New Democracy has often tried to credit Antonis Samaras with taking Golden Dawn down, as it was during his term that its leadership was arrested and prosecuted, resulting in the “criminal organization” trial that is still ongoing. The truth is a little different. The rhetoric of the Samaras government habitually conflated Golden Dawn attacks, including murder and attempted murder, with SYRIZA’s left-populist opposition tactics and its support for public protests and demonstrations. Mr Samara’s government secretary, a hard rightist named Takis Baltakos, who famously once said that he was not in the least bit interested in human rights to none other than the representatives of the National Commission for Human Rights, was in very friendly contact with Golden Dawn MPs, and even advised them that the case against them was a set-up. Golden Dawn had enjoyed a near immunity from arrest and prosecution, up to the point where public pressure erupted after the murder of Pavlos Fyssas in September 2013. Only then did the government take action, with the Minister of Public Order Nikos Dendias suddenly realising that he sat on a large number of case files on Golden Dawn that could be examined in relation to each other by the prosecuting authorities. Only then was Takis Baltakos sacked. Only after this murder, which incidentally was the first murder of a Greek, did the hitherto equivocal New Democracy position on Golden Dawn become an outright condemnation.
The election of Kyriakos Mitsotakis, son of Constantinos, to the leadership of New Democracy led some to believe things were about to change. It was a reasonable expectation. Mr Mitsotakis is a hard economic liberal –a neoliberal would be more accurate–, but was considered a moderate and even a progressive in social issues. Most importantly, he has never been tainted with any relation to the extreme-right. That said, he did rely for his election on the support of Adonis Georgiadis, a former member of the extreme-right party LAOS, who secured the hard rightist vote. Mr Mitsotakis presumably repaid him by making him vice-chairman of the party. Mr Georgiadis subsequently felt the urge to issue a public apology for his past anti-Semitic views, which was considered by many to be a right of passage to the moderates club. In any case, disregarding some hardcore SYRIZA supporters that insist on calling him a “far rightist”, Mr Mitsotakis is as removed as one can get from the extreme-right in New Democracy.
Which makes it all the more exasperating to see New Democracy’s positions on a variety of issues solidify into a hard right-wing stance, sometimes even reversing a previous moderate outlook. Macedonia is a case in point. Although it was a New Democracy government that adopted the “composite name solution” as its national policy in 2008, Mr Mitsotakis offered tacit encouragement to the nationalist demonstrations that attempted to dissuade the SYRIZA government to negotiate along those very same lines, and stated that he would not support the renewed negotiations under UN mediation. In fact, the New Democracy line has been hardening across the board. Recently, the party opposed a law that facilitates transgender people in correcting their data kept by public authorities. Another law permitting the cultivation of cannabis for pharmaceutical purposes was met with indignation, and was characterised as some sort of conspiracy to promote drug trafficking. And New Democracy officials have pledged to scrap a law that alleviates prison overcrowding by reducing sentences, to reopen “Type C” maximum-security prisons that have been decried as unlawful and inhumane by human rights organisations, and to reinstate DELTA motorised police units, which have been implicated in cases of extreme brutality, unprovoked violence and torture.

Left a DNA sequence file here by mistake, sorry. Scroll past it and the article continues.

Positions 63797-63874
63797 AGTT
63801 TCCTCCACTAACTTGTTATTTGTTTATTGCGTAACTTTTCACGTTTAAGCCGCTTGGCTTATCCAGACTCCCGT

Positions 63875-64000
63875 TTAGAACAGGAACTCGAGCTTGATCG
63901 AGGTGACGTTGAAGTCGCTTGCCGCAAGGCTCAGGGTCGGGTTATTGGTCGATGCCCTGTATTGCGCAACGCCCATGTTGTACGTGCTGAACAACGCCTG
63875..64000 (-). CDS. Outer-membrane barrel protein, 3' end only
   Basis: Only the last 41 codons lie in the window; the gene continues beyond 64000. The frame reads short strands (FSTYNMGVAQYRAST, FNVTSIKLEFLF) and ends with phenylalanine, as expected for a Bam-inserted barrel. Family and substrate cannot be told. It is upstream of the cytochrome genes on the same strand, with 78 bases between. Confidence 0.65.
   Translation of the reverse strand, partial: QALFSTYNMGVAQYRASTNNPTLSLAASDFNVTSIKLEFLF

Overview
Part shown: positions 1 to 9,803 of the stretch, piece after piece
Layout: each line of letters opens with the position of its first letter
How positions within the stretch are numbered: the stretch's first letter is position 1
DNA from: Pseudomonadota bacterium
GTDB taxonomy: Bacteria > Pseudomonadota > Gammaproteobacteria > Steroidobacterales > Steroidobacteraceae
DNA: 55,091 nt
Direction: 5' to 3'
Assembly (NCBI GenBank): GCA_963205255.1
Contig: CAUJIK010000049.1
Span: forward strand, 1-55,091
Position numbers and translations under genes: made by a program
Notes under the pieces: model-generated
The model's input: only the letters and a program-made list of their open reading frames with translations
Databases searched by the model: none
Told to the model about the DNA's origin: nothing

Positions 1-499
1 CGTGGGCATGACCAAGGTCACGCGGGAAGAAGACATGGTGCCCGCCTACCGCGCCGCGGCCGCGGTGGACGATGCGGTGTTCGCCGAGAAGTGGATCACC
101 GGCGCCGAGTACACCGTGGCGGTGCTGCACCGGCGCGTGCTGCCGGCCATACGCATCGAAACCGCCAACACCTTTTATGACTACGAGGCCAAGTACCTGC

Along with this unfolding shift to the right, a recent development serves to remind us that New Democracy’s relationship with the extreme-right is not as far back in the past as one might have hoped. Among those arrested, a few days ago, in connection to two extreme-right terrorist groups, “Combat 18 Hellas” and “Independent Meandrian Nationalists”, there is a former member of the National Council of “Nea Dexia”, meaning “New Right”, a party founded by well known lawyer and op-ed columnist Failos Kranidiotis. Mr Kranidiotis, before founding New Right, was a member of New Democracy. He was also a member of the Political Committee of the party, and a close personal friend of Antonis Samaras. The person in question, a Piraeus based lawyer and a founding member of DIESY (Hellenic Conservative Network, a right wing advocacy group), has also been a member of the New Democracy university student organisation. Since leaving New Right, he is reportedly a member of another small party, this one founded by an unabashed supporter of fascist dictatorships, a man named Kostas Plevris. Mr Plevris was formerly a member of LAOS, the party that launched the career of Adonis Georgiadis, New Democracy’s current vice-chairman. His son, Thanassis Plevris, was also a LAOS member. He was also elected MP, first with LAOS, then with New Democracy. This web of relationships is not something from the troubled past of the 1970s. It reaches up to only a few years ago, and one might be justified to think that it is still very much intact.
New Democracy –or New Right for that matter– is not obliged to answer for people formerly associated with it. But the association is telling. It appears that the barriers between right and extreme-right are not all that solid. These people talk to each other. They know each other. Their paths cross all the time. The elite in New Democracy’s headquarters might shudder at the thought of petty extreme-right thugs who vandalise Jewish cemeteries and petrol-bomb Roma homes. But they are part of the same political ecosystem.
A political ecosystem that includes fascists, neo-Nazis and street thugs is obviously not fertile ground for a party of centre-right liberalism. If then one takes into account the recent shift to a phobic social conservatism manifested in New Democracy’s recent discourse, things look grimmer still.
Mr Mitsotakis is a young leader and an educated man. He does not belong to the extreme right. He is probably appalled at the mere thought. But he has to decide. Will New Democracy sort out its relationship to the extreme right?
Categories: OPINION & ANALYSIS